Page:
A few months after closing the agreement, NASCAR arrived in Mexico with all its fanfare, its dozen trailers, 750 horsepower cars and American drivers, and tried to blend in with the national racers and escorts in small bright-colored clothing, carrying the local sponsor's logos.

The Hermanos Rodriguez came alive with the presence of 43 cars trying to make it to the Telcel-Motorola Mexico 200, testing the Goodyear tires in the asphalt which has been often criticized for its bumps, and even censored at the end of the 1980s by Brazilian Ayrton Senna in his F1.

Goeters' pole and his leadership in the first laps of the race made the crowd of 132,548 people dream about beating the Americans, about avenging all of the Mexicans unsuccessful attempts of beating their neighbors on American soil.

But it was a dream, crushed by Martin Truex Jr's win, proclaimed by thousands of voices quenched by Coronas, who had to make do with Adrian Fernandez's10th place.

In 2006, the hope remained intact, though this time it was Jourdain carrying the peoples' dreams. But Denny Hamlin again salvaged the American pride, and Carlos Contreras, who came out 11th, had the best local performance. He was followed by Cuate Fernandez and Goeters (14th). Far behind came Rogelio Lopez, 29th, Jimmy Morales, 39th, and Carlos Pardo, 42nd.

NASCAR Busch is back, but the conditions have changed with the creation of a new international series. Under a licensing agreement with NASCAR, the Corona Challenge -- the Nr. 1 Stock Car series in Mexico -- will become, as of 2007, the NASCAR Mexico Corona Series and it is there where the organizers aim to send their drivers, so they are not only visitors in Hermanos Rodriguez and but can also compete throughout the year, to become box office magnets together with Colombian Juan Pablo Montoya, who has become the main attraction for Latin Americans, but faces a terribly challenging responsibility.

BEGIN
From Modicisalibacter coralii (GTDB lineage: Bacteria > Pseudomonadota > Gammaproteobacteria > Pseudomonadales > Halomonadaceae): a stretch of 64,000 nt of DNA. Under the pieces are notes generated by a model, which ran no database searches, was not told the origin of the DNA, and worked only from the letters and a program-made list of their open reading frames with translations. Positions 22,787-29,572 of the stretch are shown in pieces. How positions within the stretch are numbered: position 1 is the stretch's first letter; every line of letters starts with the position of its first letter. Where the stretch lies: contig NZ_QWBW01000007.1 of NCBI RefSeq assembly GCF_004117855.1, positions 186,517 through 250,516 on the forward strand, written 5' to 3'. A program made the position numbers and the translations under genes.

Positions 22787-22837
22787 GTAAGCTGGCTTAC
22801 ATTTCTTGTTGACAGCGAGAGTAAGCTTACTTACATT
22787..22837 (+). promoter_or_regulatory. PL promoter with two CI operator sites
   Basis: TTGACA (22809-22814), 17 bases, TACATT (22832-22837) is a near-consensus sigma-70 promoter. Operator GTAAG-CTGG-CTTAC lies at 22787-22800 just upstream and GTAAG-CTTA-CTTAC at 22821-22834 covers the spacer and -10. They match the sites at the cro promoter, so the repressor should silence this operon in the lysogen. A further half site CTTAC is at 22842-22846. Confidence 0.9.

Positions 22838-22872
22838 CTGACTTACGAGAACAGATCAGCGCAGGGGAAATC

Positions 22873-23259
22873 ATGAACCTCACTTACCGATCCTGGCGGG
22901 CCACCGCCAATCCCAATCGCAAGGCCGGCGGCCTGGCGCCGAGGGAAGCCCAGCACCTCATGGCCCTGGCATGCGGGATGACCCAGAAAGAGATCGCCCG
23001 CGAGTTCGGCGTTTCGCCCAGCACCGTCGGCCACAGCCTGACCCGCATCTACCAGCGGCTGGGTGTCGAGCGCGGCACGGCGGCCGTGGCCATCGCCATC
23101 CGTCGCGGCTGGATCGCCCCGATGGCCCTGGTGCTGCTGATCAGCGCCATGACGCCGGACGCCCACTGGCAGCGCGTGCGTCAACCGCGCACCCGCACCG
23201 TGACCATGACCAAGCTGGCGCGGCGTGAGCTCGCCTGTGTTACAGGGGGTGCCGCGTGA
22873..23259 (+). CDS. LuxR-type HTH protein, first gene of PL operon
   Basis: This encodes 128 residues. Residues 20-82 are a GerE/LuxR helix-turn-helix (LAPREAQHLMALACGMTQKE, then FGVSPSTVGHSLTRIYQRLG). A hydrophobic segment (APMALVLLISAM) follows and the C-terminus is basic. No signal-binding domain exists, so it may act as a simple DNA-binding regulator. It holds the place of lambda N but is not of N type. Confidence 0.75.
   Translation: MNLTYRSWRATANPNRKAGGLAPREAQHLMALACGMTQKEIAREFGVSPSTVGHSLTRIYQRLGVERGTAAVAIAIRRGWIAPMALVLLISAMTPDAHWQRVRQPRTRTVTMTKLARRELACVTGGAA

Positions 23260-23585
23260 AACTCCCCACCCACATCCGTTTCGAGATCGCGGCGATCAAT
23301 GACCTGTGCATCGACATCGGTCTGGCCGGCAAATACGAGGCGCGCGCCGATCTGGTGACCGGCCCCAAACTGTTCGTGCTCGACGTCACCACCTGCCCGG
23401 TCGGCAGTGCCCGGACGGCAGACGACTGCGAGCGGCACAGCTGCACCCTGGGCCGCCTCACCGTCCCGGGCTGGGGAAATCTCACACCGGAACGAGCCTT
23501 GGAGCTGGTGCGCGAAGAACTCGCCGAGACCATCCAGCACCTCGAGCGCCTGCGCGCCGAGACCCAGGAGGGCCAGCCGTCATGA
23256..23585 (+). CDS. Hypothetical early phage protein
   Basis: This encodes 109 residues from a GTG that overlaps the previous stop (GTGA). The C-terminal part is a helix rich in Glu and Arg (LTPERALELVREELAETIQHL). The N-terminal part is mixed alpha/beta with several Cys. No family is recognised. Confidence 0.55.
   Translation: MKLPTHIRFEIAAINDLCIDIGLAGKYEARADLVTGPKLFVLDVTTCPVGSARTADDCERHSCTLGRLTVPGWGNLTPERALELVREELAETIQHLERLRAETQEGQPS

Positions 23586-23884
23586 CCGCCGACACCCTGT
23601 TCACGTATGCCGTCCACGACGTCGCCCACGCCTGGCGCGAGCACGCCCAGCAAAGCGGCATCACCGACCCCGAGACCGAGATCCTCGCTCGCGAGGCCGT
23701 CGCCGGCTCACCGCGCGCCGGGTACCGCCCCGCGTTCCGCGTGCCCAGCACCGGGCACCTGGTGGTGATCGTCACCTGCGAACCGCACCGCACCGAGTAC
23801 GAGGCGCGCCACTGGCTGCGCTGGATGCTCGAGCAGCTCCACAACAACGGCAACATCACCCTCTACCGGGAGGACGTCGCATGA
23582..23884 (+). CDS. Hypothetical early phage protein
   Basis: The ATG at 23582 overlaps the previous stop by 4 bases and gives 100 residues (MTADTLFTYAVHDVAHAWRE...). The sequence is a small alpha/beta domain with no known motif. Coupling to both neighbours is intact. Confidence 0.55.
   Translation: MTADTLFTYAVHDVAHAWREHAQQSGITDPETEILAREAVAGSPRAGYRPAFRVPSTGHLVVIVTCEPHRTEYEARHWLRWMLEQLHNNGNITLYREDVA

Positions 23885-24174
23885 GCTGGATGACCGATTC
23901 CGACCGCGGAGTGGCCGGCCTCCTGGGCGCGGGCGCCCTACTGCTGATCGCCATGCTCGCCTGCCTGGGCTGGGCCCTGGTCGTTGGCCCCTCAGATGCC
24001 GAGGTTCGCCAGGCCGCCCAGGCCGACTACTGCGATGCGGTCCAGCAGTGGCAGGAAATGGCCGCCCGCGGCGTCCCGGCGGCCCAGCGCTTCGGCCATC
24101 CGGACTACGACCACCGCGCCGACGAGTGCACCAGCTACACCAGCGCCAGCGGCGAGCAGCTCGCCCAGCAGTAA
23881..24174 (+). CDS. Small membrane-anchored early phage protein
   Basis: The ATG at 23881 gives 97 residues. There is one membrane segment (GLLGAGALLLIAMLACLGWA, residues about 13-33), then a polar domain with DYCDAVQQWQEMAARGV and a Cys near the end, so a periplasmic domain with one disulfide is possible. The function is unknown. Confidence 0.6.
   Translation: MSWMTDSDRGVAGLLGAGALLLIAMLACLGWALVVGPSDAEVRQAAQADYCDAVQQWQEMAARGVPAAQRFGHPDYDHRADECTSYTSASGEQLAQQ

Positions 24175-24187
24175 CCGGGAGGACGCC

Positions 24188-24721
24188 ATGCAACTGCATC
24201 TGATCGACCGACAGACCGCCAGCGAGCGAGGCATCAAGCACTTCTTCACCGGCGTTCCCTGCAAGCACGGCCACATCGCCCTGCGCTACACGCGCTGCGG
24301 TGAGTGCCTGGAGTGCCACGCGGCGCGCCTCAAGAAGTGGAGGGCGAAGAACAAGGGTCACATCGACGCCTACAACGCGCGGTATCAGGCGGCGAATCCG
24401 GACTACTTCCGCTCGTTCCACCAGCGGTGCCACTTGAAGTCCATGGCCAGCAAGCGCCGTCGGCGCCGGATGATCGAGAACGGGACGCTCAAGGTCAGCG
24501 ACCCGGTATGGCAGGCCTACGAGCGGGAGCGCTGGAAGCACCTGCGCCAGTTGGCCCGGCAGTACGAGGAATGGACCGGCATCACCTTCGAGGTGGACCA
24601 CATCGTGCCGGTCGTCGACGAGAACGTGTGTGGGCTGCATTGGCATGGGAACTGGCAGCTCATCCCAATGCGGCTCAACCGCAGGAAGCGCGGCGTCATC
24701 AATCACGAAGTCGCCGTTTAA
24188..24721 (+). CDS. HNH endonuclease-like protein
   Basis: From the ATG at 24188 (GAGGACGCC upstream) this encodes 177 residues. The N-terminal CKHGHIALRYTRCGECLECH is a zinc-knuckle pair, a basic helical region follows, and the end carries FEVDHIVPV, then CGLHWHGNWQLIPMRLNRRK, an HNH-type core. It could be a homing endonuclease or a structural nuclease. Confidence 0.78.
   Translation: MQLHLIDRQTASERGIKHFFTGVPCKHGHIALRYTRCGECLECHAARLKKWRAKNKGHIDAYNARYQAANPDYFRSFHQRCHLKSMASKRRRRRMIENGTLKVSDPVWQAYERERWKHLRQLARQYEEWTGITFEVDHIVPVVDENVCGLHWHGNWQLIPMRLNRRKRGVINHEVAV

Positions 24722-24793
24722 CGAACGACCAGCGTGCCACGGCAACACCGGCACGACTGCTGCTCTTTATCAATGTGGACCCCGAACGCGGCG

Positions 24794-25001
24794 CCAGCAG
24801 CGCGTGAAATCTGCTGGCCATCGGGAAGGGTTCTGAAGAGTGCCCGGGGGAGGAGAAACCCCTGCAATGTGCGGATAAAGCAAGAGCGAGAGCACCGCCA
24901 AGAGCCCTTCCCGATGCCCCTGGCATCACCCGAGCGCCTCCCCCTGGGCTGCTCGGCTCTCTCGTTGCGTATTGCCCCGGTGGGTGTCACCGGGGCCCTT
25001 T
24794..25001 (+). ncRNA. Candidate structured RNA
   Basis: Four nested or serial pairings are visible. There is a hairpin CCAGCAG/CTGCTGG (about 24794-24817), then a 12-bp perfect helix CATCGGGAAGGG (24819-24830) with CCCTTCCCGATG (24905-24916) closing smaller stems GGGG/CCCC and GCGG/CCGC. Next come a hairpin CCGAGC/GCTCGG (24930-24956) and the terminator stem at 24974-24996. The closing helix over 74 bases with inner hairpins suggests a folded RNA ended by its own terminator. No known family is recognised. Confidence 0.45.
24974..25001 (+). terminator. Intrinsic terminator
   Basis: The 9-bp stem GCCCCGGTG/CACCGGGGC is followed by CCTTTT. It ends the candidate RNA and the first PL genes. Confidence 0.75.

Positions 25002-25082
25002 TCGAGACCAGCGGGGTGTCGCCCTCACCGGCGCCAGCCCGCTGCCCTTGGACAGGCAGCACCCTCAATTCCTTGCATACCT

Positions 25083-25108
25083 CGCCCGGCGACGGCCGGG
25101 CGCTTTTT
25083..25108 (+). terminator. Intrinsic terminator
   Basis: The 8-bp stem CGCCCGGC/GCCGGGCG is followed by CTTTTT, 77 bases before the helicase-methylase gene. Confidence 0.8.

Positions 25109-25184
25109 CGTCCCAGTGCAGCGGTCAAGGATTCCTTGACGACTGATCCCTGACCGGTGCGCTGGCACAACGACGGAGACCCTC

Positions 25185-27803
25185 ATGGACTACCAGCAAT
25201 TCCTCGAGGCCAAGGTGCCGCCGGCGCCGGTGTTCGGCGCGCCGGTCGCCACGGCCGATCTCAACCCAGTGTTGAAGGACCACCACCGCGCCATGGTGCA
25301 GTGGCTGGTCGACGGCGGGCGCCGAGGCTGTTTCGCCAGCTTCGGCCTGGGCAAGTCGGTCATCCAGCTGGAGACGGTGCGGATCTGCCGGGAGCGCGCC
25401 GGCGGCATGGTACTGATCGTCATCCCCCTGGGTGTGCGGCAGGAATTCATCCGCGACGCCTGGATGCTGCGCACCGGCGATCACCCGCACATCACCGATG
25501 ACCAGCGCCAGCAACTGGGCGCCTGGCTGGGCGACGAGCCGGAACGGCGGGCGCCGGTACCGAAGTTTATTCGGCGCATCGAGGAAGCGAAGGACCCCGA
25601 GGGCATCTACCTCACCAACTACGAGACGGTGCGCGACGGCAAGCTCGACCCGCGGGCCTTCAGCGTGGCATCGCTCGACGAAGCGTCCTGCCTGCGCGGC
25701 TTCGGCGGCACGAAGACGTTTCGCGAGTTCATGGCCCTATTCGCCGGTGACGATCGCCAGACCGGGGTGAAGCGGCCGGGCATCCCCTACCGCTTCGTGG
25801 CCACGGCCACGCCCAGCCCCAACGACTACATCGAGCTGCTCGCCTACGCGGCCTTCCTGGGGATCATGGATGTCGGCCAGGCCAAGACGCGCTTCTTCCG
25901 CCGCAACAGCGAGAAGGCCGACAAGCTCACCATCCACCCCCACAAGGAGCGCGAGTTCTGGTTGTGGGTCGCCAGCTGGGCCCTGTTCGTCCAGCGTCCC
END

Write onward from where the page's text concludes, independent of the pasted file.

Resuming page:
"It's the toughest category in the world, not only are there 42 drivers on the track, there are also 100 Americans waiting for a spot, a chance," said Carlos Contreras in a chat with ESPNdeportes.com. He acknowledged having been through some rough patches when he made it to NASCAR Trucks, because everyone was against him and found it impossible to make it to the top without team work.

"The situation of Hispanics like Montoya is difficult, it's not impossible to win, but by being one against 43 Americans, I think they don't want a foreigner winning a NASCAR race, but I believe we will make it soon. Juan Pablo Montoya is the star, he is the first F1 pioneer in NASCAR and has all the support," Contreras said.

Even though he is not Mexican, Montoya will feel like racing at home, for he enjoys the support of a crowd who loves the underdog, and a numerous Colombian community is preparing a great welcome in his honor.

And if Montoya has a chance to win, it will be precisely in Mexico, and not only because of his support, but also because even though he has limited experience with Stock Cars, he is an expert in getting the most out of circuits. Here, he won't have to worry about walls and multiple accidents on some curve.

The cost of the tickets is also peculiar, for OCESA watches carefully for its audience and knows high prices would mean empty bleachers, so for less than $100 for the most expensive seats, fans may buy a pass for the entire event, to see the NASCAR Busch, the NASCAR Mexico Corona and the Grand Am, another attraction with its prototype cars.

The profit may not yet be what the organizers expect, but it will weigh in the pockets of the people living in the blue-collar neighborhoods surrounding the racetrack, who are ready to take to the streets in order to divide every inch of the sidewalk with buckets, which will only be removed in exchange for 50 pesos a day.

"Your car will be safe, nothing will happen to it," says an eager 10 year old, who makes of NASCAR a small gold mine, which can mean a higher profit than his whole family could earn in a month, considering their minimum wage doesn't even pay 5 dollars a day.

Enrique Vega is a senior editor with ESPNdeportes.com in Mexico.